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Ireland Under Coercion (2nd ed.) (1 of 2) (1888)   By: (1827-1895)

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"Upon the future of Ireland hangs the future of the British Empire." CARDINAL MANNING TO EARL GREY, 1868


Although barely a month has elapsed since the publication of these volumes, events of more or less general notoriety have so far confirmed the views taken in them of the actual state and outlook of affairs in Ireland, that I gladly comply with the request of my publisher for a Preface to this Second Edition.

Upon one most important point the progressive demoralisation of the Irish people by the methods of the so called political combinations, which are doing the work of the Agrarian and Anti Social Revolution in Ireland, some passages, from a remarkable sermon delivered in August in the Cathedral of Waterford by the Catholic bishop of that diocese, will be found to echo almost to the letter the statement given to me in June by a strong Protestant Home Ruler, that "the Nationalists are stripping Irishmen as bare of moral sense as the bushmen of South Africa."

Speaking of what he had personally witnessed in one of the lanes of Waterford, the Bishop says, in the report which I have seen of his sermon, "the most barbarous tribes of Africa would justly feel ashamed if they were guilty of what I saw, or approached to the guilt I witnessed, on that occasion." As a faithful shepherd of his people, he is not content with general denunciations of their misconduct, but goes on to analyse the influences which are thus reducing a Christian people to a level below that of the savages whom Cardinal Lavigerie is now organising a great missionary crusade to rescue from their degradation.

He agrees with Archbishop Croke in attributing much of this demoralisation to the excessive and increasing use of strong drink, striking evidences of which came under my own observation at more than one point of my Irish journeys. But I fear Archbishop Croke would scarcely agree with the Bishop of Waterford in his diagnosis of the effects upon the popular character of what has now come to pass current in many parts of Ireland as "patriotism."

The Bishop says, "The women as well as the men were fighting, and when we sought to bring them to order, one man threatened to take up a weapon and drive bishop, priests, and police from the place! On the Quay, I understand, it was one scene of riot and disorder, and what made matters worse was that when the police went to discharge their duty for the protection of the people, the moment they interfered the people turned on them and maltreated them in a shocking way. I understand that some police who were in coloured clothes were picked out for the worst treatment knocked down and kicked brutally. One police officer, I learn, had his fingers broken. This is a state of things that nothing at all would justify. It is not to be justified or excused on any principle of reason or religion. What is still worse, sympathy was shown for those who had obstructed and attacked the police. The only excuse I could find that was urged for this shameful misconduct was that it was dignified with the name of 'patriotism'! All I can say is, that if rowdyism like this be an indication of the patriotism of the people, as far as I am concerned, I say, better our poor country were for ever in political slavery than attain to liberty by such means."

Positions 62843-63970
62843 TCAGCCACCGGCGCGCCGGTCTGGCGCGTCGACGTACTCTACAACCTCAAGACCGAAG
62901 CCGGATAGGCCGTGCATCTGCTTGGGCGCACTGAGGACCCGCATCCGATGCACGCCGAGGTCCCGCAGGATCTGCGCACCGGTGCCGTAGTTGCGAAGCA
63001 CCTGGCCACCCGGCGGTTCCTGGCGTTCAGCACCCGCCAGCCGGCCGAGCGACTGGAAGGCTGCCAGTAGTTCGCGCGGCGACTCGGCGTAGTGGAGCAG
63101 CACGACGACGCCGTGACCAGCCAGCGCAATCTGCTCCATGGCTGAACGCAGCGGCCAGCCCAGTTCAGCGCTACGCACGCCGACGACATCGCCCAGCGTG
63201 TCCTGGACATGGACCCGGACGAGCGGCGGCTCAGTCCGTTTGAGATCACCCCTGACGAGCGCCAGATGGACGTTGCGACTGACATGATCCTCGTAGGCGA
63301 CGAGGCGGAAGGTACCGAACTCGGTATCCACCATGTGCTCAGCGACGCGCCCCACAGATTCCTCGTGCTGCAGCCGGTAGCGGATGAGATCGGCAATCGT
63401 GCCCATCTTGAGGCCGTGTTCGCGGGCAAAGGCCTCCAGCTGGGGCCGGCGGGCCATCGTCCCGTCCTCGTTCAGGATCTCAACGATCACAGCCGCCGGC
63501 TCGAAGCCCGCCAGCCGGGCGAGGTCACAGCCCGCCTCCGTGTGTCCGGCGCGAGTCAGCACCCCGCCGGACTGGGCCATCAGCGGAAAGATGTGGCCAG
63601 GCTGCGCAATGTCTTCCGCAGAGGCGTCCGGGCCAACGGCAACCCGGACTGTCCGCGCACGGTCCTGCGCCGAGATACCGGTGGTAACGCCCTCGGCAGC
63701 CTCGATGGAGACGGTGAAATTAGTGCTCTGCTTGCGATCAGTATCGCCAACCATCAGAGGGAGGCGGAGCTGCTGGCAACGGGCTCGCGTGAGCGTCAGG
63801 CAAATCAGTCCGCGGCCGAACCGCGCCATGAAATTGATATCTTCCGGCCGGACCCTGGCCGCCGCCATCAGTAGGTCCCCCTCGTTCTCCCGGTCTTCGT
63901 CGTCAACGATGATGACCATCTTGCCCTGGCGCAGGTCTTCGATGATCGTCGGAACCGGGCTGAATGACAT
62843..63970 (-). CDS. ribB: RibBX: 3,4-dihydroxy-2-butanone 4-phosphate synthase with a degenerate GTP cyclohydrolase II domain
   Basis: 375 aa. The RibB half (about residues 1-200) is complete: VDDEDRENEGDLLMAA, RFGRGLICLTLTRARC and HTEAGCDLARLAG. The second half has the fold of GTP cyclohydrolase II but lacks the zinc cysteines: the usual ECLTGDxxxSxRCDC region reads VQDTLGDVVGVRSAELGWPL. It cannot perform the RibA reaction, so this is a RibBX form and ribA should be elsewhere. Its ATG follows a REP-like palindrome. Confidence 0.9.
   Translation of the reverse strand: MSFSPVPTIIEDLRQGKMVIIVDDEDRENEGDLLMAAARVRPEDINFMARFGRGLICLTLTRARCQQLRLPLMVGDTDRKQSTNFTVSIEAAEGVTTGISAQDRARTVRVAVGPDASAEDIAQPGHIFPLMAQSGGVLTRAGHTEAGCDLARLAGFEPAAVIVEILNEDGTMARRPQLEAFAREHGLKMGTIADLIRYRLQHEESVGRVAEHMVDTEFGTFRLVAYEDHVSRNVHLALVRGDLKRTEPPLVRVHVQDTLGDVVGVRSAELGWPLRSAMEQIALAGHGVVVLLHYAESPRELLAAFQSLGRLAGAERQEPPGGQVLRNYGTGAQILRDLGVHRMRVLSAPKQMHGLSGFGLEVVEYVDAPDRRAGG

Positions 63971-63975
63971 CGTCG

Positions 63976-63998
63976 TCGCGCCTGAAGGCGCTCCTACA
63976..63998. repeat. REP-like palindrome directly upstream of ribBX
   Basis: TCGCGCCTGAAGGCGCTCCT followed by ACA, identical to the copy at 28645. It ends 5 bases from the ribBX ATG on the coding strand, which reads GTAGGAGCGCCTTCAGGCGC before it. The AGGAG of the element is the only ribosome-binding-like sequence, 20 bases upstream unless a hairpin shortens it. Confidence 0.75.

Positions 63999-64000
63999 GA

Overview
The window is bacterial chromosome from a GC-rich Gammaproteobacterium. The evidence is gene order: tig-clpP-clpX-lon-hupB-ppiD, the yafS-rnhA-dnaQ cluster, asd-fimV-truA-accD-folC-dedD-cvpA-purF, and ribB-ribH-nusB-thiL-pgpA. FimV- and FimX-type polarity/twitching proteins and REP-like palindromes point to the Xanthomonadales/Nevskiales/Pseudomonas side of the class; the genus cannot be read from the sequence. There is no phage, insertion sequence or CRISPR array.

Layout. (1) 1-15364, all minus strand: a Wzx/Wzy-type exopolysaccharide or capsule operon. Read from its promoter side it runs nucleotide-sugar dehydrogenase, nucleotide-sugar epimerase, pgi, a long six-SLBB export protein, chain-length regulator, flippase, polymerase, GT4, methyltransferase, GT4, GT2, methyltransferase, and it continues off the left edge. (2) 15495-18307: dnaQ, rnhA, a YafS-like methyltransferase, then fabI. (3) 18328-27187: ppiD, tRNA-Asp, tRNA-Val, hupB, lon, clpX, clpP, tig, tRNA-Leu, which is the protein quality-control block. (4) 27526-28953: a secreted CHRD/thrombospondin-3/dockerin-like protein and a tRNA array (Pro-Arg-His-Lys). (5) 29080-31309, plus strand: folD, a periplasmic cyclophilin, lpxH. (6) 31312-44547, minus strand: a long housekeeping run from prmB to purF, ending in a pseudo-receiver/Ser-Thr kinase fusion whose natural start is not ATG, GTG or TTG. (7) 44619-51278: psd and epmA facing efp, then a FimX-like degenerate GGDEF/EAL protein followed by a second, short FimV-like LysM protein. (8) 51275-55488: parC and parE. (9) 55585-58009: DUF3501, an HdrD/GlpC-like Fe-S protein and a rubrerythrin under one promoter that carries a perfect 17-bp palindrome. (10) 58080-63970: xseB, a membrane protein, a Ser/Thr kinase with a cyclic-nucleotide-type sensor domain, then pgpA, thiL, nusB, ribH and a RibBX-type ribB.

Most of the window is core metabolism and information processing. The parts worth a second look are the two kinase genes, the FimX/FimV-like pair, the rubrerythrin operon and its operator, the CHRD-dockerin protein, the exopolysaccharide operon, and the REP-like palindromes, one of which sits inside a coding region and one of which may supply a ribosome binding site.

This is the language of a good Catholic, of a good Irishman, and of a faithful Bishop. Were it more often heard from the lips of the Irish Episcopate the true friends of Ireland might look forward to her future with more hope and confidence than many of the best and ablest of them are now able to feel. As things actually are, not even the Papal Decree has yet sufficed to restrain ecclesiastics, not always of the lowest degree, from encouraging by their words and their conduct "patriotism" of the type commemorated by the late Colonel Prentiss of Louisville, in a story which he used to tell of a tipsy giant in butternut garments, armed with a long rifle, who came upon him in his office on a certain Fourth of July demanding the loan of a dollar on the ground that he felt "so confoundedly patriotic!"

The Colonel judiciously handed the man a dollar, and then asked, "Pray, how do you feel when you feel confoundedly patriotic?"

"I feel," responded the man gravely, "as if I should like to kill somebody or steal something... Continue reading book >>

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